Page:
I still think the most likely outcome in Florida is that Trump wins, if only because Florida has a robust early voting period. Many of those voters have already cast their votes, and Trump may have already won it, regardless of subsequent events. The real show in Florida, aside from where the 99 delegates go, may be whether Trump and Cruz can deliver the knock-out punch to Rubio’s campaign. Meanwhile, in Ohio, it’s John Kasich’s chance to be taken seriously if he can win at home.


The current GOP volatility makes this Thursday’s Republican debate in Miami do-or-die for Rubio, and absolutely crucial for Cruz and Trump.  And it also may be time to invest heavily in the international popcorn corporation of your choice, because the last few days of the GOP contest have been anything but clarifying.

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Why Clinton is the likely Democratic nominee

I haven’t been shy lately in saying in public forums that Hillary Clinton will almost certainly be the Democratic nominee for President. That said, the standard-issue “barring extraordinary circumstances” disclaimer applies, in an election year seemingly cram-packed with extraordinary circumstances so far.

Still, I should explain.

At some point in a Presidential primary election process, it’s no longer fundamentally about the spin, momentum, rally attendance, or enthusiasm. As time goes on, it’s more and more about the math. And the math can be cruel.

To date, Democrats in 15 states have weighed in. In raw votes cast, Clinton is ahead of Sanders by almost 1.4 million votes. Ignoring superdelegates, she has an estimated 596 delegates, to Sanders’ 407. It takes 2,382 to win the nomination. While this win number does include superdelegates, it is a safe assumption that superdelegates will do this year what they’ve done in previous years – ultimately vote for the candidate who has the lions share of electorally-earned delegates, regardless of who they endorsed earlier in the process.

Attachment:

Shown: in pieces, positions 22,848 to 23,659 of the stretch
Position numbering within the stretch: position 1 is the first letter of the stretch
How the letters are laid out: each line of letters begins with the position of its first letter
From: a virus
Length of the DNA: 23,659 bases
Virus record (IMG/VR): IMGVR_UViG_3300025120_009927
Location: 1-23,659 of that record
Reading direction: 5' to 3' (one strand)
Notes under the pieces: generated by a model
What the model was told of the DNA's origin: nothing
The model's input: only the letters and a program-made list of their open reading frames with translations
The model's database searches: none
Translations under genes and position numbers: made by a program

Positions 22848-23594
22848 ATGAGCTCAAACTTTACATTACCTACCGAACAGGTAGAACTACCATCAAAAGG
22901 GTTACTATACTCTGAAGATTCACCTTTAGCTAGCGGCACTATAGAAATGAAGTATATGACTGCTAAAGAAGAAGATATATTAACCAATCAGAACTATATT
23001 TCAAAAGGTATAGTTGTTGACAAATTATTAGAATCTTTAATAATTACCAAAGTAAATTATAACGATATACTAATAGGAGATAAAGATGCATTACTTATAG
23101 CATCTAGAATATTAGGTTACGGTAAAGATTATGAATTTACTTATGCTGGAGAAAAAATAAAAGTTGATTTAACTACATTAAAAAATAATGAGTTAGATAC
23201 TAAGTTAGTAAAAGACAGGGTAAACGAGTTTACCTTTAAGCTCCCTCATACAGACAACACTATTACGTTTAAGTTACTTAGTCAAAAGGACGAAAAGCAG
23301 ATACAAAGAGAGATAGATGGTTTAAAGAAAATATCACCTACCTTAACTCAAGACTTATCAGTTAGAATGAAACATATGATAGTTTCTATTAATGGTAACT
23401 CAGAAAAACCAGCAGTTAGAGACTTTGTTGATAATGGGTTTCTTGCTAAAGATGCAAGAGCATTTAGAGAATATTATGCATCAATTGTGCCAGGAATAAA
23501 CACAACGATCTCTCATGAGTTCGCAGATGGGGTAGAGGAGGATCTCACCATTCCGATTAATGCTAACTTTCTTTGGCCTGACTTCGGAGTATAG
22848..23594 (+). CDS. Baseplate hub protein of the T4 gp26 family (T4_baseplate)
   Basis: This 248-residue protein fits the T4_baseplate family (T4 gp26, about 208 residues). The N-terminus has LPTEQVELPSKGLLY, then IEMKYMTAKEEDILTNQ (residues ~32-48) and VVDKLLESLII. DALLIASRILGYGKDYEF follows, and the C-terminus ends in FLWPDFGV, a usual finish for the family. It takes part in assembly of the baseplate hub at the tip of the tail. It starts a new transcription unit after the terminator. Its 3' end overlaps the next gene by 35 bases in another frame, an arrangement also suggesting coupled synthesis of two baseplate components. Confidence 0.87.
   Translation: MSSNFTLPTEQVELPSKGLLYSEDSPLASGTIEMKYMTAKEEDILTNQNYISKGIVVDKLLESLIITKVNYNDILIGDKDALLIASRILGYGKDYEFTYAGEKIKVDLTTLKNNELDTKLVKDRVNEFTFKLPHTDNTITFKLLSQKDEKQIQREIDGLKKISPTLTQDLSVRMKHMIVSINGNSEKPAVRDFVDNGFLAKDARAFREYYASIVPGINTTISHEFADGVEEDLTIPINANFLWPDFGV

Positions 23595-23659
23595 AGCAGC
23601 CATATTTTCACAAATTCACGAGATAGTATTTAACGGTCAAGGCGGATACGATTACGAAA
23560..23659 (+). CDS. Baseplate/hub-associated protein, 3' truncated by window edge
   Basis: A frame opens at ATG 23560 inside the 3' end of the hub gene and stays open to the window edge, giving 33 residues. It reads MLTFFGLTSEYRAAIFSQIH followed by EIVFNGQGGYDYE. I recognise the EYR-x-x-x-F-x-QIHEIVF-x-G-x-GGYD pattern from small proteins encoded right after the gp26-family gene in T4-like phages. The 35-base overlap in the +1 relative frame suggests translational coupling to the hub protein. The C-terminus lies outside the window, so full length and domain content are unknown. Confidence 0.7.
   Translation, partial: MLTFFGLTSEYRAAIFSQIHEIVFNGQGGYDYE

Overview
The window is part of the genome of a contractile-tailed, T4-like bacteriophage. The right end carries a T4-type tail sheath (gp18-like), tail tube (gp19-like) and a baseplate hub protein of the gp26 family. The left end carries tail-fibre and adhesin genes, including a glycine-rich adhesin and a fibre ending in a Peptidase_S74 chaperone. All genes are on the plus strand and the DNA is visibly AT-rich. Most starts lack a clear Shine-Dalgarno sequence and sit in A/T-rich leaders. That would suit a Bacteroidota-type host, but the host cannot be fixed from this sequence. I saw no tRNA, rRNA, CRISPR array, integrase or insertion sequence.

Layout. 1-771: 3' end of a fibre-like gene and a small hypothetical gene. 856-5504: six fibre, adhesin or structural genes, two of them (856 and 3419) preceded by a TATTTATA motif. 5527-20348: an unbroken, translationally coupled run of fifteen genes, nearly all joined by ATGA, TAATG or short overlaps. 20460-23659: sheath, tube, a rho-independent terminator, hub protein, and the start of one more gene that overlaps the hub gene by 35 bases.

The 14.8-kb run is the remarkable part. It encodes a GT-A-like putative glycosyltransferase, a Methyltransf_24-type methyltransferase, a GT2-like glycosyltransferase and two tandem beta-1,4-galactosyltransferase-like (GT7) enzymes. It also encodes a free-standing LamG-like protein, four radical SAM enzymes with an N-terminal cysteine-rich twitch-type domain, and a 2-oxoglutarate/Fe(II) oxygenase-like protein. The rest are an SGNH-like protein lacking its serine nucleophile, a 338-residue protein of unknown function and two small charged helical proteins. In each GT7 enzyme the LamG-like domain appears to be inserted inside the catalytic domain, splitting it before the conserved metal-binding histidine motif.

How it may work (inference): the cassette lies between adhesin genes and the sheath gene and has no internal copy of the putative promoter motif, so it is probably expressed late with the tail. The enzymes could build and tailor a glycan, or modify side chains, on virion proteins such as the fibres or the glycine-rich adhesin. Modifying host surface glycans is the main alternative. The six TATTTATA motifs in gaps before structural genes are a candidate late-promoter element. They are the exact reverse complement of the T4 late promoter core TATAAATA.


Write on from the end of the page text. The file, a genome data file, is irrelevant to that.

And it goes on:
Yes, most of the superdelegates are currently for Clinton, but if Sanders suddenly took a commanding delegate lead, they would feel free to switch, and they would. So, for the purposes of the current delegate score, I didn’t count them. But do keep in mind that their votes do count toward that 2,382 win number.

The delegate count is key, and so is the delegate selection process Democrats use. While some states after March 15 will be “winner take all” in the Republican process, the Democrats remain proportional to the end. That means that the underdog in a state continues to earn delegates, and it means that it takes a frontrunner much longer to reach their win number. But it also means that once a candidate falls behind, it is much more difficult to catch up, even with some big wins elsewhere. Eventually, an underdog will fall so far behind that the nomination is a virtual impossibility.

Meanwhile, to the extent polling has been off anywhere lately, it has usually been in underestimating the strength of the leader, not usually that of the challenger. With that in mind, let’s look at the upcoming primary calendar.

sanders_clintonThe next 2 weeks, delegates at stake, and most recent polling

This weekend, Democrats go to the polls in Kansas, Louisiana, Nebraska, and Maine. Next Tuesday comes Michigan and Mississippi. The Northern Mariana Islands (which, apparently, is a place) are in there somewhere, followed on March 15 by powerhouses Florida, Illinois, Missouri, North Carolina, and Ohio.

In the Kansas caucus, with 33 delegates at stake, Clinton leads by 10%.

In Louisiana, with 59 delegates at stake, Clinton leads by 39%.

In Michigan, with 147 delegates at stake, Clinton leads by 18%.

In Mississippi, with 36 delegates at stake, Clinton leads by 44%.

In Florida, with 246 delegates at stake, Clinton leads by 24%.

In Illinois, with 156 delegates at stake, Clinton leads by 19%.

In North Carolina, with 121 delegates at stake, Clinton leads by 19%.